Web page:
Customer Service 1-866-721-1800 UYMI

2012 Newsletters:

2012 archive of Newsletters published by both The RACK and other publishers on various agricultural topics .

Proper Use of Phosphate Essential to Early Season Development

NewsLetter: NewsLetter Fall2012-V4_Issue4; (Starts downloading Adobe PDF file 3.55Mb)

Adequate plant nutrition is essential for profitable canola production. Plants with high level of nutrients are able to withstand environmental stresses and pests. Early plant establishment and vigor also reduce plant vulnerability and contributes positively to high yields. After germination, nutrients for the young seedling are available in the soil either as applied by the grower or leftover from previous activities. Due to continuous cropping most agricultural lands in Canada depend heavily on application of fertilizers to obtain higher crop yields. Fertilizers that contain major nutrients for plant growth such nitrogen, phosphorus, potassium and sulphur have been used to achieve the desired results. Plants require other micro-elements including calcium, magnesium, zinc, iron, manganese and boron for healthy growth. Both the macro and micro minerals are applied either as bulk or staggered during the plant vegetative growth stage.


Download and read complete article in Adobe Reader



Inside this issue: Cutworms; Got Fertilizer?; Reduce your Nitrogen Loss; Variable Rate Technology. V4 Issue-3

NewsLetter: NewsLetter Summer2012-V4_Issue3; (Starts downloading Adobe PDF file 517Kb)

After seeing some damage in the recent years it is increasingly important to keep an eye out for cutworms. Cutworms can affect most crops butare of the biggest concern in crops with low plantcounts such as peas, chickpeas, lentils and canola.There are various species of cutworms, which isimportant as different species have differentfeeding techniques and different lifecycles.

In the fall months, adultcutworms may lay upto 1000 eggs in thesoil with each specieshaving differing preferences on location. DuringApril and May the eggs hatch and the larvaebegin feeding on the plant seedlings. Dependingon the species, the larvae moult six or seventimes, during which time they do not feed.

When moulting they remain a few centimeters belowthe soil in an idle state. Studies in Alberta havefound that 20%-50% of the cutworms in a fieldcould be in the idle state. This is problematic whentrying to use insecticide to control cut worms, assome larvae are inactive in the soil at the time ofapplication. To determine the difference betweenthe moulting stage and non moulting stage; anon-moulting larvae will have green plant matterin its stomach whereas a moulting larvae will havean empty stomach. After the larvae have finishedfeeding they will burrow deeper in the soil andpupate. After pupation, adult moths emergeand will begin laying eggs within a week ofemergence. It is hard to predict the damage andlength of risk on cutworms as the larval stage canshorten or lengthen up to thirty days dependingon the species and temperature.

When scouting for cutworms, you should checkevery week from mid May until early June.  Damage will appear as missing rows or patches inthe field where you will find bare spots or wiltedcut off plants. Plantsare generally cut offat ground level andlay wilted on top ofthe soil. The cutwormsfeed at night which makes it hard to see them, butafter finding damage, if you dig near a damagedplant you will likely find a cutworm. Estimatedeconomic thresholds in canola are reached whenmore than 3-4 cutworms/m2 are present.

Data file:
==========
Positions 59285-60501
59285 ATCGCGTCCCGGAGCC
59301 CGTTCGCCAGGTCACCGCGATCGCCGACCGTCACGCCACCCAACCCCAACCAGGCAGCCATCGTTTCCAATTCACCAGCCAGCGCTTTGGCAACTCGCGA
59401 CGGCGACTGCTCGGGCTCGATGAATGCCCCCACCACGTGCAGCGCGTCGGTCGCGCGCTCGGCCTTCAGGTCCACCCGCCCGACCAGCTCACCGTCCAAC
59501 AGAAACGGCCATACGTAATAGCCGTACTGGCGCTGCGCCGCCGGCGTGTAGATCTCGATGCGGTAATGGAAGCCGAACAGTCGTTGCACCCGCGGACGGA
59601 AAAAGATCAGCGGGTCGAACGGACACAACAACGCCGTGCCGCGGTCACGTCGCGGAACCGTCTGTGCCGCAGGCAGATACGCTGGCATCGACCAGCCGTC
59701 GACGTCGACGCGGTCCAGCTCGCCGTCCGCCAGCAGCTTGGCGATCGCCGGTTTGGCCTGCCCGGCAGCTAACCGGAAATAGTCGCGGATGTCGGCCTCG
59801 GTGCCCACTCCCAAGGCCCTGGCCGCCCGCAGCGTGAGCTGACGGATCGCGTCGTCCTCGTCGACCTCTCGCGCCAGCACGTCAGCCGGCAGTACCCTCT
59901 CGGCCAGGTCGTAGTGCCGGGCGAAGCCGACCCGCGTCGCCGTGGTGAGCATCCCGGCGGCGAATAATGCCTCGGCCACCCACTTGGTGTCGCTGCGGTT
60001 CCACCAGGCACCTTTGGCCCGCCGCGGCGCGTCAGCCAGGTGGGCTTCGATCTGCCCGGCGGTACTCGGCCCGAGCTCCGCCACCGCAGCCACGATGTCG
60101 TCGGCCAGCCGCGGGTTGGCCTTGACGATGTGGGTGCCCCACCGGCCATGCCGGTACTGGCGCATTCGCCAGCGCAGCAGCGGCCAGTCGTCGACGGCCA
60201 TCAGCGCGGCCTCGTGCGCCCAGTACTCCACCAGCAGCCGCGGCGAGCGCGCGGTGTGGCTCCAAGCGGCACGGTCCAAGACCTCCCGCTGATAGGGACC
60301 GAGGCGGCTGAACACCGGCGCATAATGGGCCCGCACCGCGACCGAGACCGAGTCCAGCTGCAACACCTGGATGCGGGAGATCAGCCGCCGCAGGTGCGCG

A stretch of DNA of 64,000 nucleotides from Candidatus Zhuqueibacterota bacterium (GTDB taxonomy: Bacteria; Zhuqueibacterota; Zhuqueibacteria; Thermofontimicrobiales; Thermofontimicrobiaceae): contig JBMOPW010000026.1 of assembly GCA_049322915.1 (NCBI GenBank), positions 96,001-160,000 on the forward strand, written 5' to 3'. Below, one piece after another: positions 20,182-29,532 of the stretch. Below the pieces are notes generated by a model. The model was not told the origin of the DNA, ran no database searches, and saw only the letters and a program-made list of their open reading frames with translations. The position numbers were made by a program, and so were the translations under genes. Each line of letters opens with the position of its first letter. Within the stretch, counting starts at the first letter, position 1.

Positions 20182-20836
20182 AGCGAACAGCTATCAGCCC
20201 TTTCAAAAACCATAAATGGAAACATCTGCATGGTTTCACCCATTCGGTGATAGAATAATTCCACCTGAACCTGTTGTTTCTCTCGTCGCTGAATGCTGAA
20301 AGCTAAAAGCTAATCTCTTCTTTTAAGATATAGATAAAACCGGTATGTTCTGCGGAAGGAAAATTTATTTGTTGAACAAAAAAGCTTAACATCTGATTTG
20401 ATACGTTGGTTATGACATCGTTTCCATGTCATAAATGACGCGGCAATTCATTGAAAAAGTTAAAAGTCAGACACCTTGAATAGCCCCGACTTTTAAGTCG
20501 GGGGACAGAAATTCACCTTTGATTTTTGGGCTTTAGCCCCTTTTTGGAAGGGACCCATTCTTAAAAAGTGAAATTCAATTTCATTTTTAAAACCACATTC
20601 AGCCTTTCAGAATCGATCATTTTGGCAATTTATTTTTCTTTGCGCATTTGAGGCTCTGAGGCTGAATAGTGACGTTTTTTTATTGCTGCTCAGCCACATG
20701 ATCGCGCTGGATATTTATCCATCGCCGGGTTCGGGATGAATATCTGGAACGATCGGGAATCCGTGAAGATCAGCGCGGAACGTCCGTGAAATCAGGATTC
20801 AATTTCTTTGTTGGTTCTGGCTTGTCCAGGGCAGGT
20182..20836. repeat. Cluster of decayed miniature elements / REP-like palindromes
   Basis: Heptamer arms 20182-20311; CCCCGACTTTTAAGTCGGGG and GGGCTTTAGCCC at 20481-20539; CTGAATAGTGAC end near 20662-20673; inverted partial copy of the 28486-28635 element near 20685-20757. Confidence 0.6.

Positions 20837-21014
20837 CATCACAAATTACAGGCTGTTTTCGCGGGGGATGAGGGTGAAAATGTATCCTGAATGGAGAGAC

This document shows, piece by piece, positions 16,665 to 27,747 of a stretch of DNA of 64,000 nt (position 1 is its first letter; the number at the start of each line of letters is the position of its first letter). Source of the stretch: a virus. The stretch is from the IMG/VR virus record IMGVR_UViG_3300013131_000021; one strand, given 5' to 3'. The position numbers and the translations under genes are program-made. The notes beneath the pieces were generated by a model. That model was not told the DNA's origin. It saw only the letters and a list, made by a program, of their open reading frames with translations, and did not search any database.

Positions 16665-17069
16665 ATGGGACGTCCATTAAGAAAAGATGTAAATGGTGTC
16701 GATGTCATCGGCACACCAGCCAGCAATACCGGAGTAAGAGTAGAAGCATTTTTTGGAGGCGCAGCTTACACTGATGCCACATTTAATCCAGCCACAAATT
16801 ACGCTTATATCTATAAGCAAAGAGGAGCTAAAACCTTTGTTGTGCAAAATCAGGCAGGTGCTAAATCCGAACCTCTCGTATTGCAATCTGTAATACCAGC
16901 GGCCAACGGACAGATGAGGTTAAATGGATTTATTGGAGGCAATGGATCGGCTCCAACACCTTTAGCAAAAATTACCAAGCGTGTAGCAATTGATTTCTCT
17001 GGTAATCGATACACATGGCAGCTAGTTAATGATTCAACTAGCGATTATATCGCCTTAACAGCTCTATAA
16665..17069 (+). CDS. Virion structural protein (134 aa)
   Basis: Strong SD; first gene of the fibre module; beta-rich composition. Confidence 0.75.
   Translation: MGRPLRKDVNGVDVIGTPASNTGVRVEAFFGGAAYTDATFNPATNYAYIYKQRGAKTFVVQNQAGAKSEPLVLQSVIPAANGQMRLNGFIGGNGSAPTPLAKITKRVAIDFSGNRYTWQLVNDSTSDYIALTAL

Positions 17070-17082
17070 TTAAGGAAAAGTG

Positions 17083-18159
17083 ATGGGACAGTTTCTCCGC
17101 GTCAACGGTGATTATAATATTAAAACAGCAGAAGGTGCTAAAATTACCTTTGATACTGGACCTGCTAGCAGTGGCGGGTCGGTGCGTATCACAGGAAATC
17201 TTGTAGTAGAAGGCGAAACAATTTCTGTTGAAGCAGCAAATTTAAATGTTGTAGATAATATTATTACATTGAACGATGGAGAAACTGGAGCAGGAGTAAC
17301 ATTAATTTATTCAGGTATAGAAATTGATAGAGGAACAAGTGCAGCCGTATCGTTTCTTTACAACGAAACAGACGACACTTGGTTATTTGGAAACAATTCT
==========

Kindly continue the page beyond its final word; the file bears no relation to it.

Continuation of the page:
Control methods for cutworms are difficult,especially if they are in a moulting stageProducts such as Permethrin or Chlorpyrifos canbe effective as they act through both contactand ingestion. Application in the very earlymorning or late evening will be more effectiveas the cutworms prefer to feed at night. Culturalcontrol methods, although not always practical intoday's direct seeding world, include tilling 10-14days prior to seeding, tilling prior to cold weatherand leaving a crust on the soil in the fall to deteradults from laying eggs. In some cases, treatmentthat is localized to the affected patches may bemore economical.


Download and read complete article in Adobe Reader



Are You Wasting Your Glyphosate? V4 Issue-2

NewsLetter: March-2012 Vol-4, Issue-2; (Starts downloading Adobe PDF file 592Kb)

Every year, Western Canadian Farmers spray glyphosate on their farms, and every year, they waste up to half of what they are applying. Glyphosate can be easily inactivated in the field in the spray solution and on the weed surface. Luckily, this inactivation can be easily prevented through the use of water conditioners.

It is not a secret that hard water is hard on glyphosate. But have you ever wondered why? Hard water contains high levels of Calcium and Magnesium, both of which are positively charged ions. These are the same ions that are responsible for the scale build up in your coffee pot or household taps. Because a glyphosate molecule carries a negative charge, the positive Calcium and Magnesium attract the glyphosate and hold onto the molecule. When the molecule is bound to the positive ions, it is unable to reach its final destination in the plant thus reducing the activity of the herbicide. In some cases the glyphosate molecule may still be capable of entering the leaf surface however the bound Calcium and Magnesium ions slow it down drastically. This lengthens the herbicide activity and decreases the efficacy.


Download and read complete article in Adobe Reader .pdf format --->